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Posts on ‘July 5th, 2017’

Eventual Groningen shutdown can’t be ruled out, hitting Exxon, analyst says

Jul. 5, 2017 11:40 AM ET|About: Exxon Mobil Corporation (XOM)|By: , SA News Editor

Exxon Mobil’s (XOM -1.4%) organic growth could be hurt by problems at the Groningen gas field it shares with Royal Dutch Shell, as production caps caused by rising earthquakes in the region eventually could even lead to a total shutdown, says Raymond James analyst Pavel Molchanov.

“An eventual field shutdown, which cannot be ruled out, would erase nearly all of Exxon’s organic growth through 2020,” Molchanov writes, seeing little chance that the top Dutch administrative court will grant the oil companies’ appeal against the most recent strict cuts. read more

Nigeria Parliament Inquiry Calls Ex-President Jonathan Over Oil Block Sale Scandal

July 5, 2017

ABUJA (Reuters) – Nigeria’s lower house of parliament called on Wednesday for ex- president Goodluck Jonathan to testify in an inquiry into the contested sale of an oil block during his tenure, the investigating committee said.

Investigations into the $1.3 billion sale in 2011 of oil prospecting license (OPL) 245, which could harbor more than 9 billion barrels of oil, have involved Nigerian, Italian and Dutch authorities, two of the world’s largest international oil companies as well as a convicted money launderer. read more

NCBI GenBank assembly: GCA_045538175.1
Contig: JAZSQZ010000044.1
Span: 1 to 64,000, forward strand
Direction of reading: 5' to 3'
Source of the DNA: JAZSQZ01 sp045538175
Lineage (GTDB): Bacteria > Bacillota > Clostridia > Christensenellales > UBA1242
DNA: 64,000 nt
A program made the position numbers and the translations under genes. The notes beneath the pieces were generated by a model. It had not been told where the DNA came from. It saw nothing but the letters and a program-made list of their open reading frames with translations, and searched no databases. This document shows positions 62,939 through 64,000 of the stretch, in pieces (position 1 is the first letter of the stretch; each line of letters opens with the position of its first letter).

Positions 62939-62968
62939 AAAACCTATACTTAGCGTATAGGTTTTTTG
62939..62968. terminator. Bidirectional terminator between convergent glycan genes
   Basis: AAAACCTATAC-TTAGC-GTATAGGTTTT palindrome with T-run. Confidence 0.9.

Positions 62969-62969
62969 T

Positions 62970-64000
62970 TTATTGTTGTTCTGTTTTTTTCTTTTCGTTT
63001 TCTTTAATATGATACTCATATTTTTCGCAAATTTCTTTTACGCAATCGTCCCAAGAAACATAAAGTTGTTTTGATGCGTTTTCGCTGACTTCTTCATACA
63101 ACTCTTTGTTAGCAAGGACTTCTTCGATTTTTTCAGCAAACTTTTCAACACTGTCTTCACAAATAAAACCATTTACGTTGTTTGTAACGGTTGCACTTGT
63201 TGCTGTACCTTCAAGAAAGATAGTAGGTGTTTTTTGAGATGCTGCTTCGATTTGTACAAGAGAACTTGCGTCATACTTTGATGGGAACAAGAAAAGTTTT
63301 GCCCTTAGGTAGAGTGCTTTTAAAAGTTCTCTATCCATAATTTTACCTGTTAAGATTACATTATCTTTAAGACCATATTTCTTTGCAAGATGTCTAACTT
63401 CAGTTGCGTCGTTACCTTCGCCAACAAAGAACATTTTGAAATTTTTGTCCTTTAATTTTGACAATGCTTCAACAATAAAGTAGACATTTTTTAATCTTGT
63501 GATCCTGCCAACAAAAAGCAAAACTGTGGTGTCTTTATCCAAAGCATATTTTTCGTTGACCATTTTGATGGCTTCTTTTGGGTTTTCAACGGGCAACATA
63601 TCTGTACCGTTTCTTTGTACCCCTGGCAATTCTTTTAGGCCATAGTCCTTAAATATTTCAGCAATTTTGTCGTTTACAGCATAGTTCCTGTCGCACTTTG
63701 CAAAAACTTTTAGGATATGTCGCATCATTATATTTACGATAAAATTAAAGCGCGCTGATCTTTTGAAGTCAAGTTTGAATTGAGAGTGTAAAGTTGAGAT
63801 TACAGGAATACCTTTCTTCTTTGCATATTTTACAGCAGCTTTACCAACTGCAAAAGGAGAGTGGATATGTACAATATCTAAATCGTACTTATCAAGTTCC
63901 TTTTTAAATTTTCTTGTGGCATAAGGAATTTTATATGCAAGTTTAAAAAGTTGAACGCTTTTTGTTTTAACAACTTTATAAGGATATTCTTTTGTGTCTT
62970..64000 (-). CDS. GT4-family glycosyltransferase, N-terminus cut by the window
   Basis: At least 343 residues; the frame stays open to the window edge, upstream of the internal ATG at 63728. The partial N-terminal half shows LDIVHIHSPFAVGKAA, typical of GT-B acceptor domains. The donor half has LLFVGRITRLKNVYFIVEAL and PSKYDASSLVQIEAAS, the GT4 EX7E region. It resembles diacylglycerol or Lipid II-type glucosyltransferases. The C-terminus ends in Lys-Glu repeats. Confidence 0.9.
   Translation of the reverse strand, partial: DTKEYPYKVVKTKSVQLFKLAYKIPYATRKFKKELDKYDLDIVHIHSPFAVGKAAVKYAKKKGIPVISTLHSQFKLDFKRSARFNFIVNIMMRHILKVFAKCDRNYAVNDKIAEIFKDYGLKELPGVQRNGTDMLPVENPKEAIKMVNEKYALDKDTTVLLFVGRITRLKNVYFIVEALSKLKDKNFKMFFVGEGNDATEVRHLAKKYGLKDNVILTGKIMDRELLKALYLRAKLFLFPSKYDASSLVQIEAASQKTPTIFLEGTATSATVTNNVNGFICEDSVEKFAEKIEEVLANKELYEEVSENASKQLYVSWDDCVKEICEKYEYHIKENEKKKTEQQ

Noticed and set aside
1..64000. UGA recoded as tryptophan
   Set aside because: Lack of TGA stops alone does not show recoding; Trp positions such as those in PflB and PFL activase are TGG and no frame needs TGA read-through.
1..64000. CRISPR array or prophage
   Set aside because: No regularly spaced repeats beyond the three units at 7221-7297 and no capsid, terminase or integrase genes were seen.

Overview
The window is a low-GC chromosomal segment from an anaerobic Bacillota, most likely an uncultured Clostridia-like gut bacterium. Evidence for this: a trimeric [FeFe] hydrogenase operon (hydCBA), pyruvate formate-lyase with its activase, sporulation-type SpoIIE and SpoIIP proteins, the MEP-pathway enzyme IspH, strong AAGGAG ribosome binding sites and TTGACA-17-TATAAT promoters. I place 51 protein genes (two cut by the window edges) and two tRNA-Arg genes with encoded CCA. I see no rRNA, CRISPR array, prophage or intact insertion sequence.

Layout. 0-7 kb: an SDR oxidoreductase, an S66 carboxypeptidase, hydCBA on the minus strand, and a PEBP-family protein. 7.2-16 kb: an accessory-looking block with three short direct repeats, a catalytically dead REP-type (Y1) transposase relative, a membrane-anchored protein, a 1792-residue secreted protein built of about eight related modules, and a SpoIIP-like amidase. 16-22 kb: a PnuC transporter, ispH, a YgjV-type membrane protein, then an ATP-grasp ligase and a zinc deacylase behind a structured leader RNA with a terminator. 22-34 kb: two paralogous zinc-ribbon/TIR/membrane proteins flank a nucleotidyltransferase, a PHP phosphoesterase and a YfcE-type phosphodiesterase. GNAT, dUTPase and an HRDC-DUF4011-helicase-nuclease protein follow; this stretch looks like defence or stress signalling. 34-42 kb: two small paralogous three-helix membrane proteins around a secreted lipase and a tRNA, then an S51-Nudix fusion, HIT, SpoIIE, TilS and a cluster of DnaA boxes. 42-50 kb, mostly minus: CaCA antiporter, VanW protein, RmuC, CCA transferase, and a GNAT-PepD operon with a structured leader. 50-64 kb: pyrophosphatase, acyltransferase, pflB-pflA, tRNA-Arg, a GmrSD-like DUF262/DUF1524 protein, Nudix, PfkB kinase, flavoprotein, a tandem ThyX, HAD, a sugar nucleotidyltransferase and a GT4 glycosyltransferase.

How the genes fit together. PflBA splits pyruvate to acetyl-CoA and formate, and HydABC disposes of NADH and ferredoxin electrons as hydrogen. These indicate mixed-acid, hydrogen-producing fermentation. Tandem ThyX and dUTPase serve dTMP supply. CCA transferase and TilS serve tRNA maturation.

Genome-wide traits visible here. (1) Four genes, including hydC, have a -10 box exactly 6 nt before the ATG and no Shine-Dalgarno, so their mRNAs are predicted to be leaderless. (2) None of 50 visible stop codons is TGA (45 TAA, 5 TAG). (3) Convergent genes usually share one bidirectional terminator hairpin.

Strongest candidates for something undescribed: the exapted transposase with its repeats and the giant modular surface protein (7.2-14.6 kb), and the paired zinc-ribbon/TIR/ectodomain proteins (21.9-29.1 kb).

ExxonMobil/Shell: Haven’t Heard of Groningen? You Might Want to Read This

One team of analyst contends Exxon’s organic growth could be hurt by problems at its Groningen gas field.

By Ben Levisohn: 

ExxonMobil (XOM) has enough problems with the price of oil dropping, but it may have on in a large Dutch gas field known as Groningen.

Exxon runs the field with Royal Dutch Shell (RDS.A), which is being blamed for an increase in the number of earthquakes in the region. That’s led to caps being imposed on production, and could eventually lead to a shutdown altogether say Raymond James analyst Pavel Molchanov and Muhammed Ghulam. They look ahead to the Groningen endgame: read more

Hiring dispute brings second lawsuit against Shell